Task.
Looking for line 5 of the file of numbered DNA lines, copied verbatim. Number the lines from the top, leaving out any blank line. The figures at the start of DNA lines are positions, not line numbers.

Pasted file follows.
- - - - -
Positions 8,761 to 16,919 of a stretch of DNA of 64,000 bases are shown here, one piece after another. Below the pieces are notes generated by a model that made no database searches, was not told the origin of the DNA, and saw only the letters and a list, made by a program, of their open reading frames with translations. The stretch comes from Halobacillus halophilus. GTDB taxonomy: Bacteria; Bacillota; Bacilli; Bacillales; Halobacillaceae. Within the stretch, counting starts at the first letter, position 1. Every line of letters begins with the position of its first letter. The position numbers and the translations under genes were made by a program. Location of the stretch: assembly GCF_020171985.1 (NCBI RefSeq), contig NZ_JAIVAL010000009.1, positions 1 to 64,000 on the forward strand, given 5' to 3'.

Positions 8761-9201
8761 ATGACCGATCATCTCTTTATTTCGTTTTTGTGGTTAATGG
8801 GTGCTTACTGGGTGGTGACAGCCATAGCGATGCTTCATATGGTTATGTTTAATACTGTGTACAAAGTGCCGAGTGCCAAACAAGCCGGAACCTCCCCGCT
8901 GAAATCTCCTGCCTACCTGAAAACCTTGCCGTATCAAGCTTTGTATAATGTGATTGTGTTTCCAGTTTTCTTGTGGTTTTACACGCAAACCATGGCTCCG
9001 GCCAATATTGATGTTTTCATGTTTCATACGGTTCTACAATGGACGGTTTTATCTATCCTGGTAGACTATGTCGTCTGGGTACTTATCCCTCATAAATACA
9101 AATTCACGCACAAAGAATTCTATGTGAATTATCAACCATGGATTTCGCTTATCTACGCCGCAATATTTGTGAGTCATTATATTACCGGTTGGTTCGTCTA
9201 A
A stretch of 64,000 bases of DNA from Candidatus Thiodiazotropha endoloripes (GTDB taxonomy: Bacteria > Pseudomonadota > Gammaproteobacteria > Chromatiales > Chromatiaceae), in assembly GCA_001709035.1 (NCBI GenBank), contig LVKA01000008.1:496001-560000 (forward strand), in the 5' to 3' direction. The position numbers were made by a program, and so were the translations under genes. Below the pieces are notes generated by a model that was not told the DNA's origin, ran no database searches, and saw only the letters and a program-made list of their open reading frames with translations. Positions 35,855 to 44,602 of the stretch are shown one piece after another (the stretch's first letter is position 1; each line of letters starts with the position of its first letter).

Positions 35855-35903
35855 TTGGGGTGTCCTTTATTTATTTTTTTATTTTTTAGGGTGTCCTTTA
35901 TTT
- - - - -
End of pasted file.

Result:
8901 GAAATCTCCTGCCTACCTGAAAACCTTGCCGTATCAAGCTTTGTATAATGTGATTGTGTTTCCAGTTTTCTTGTGGTTTTACACGCAAACCATGGCTCCG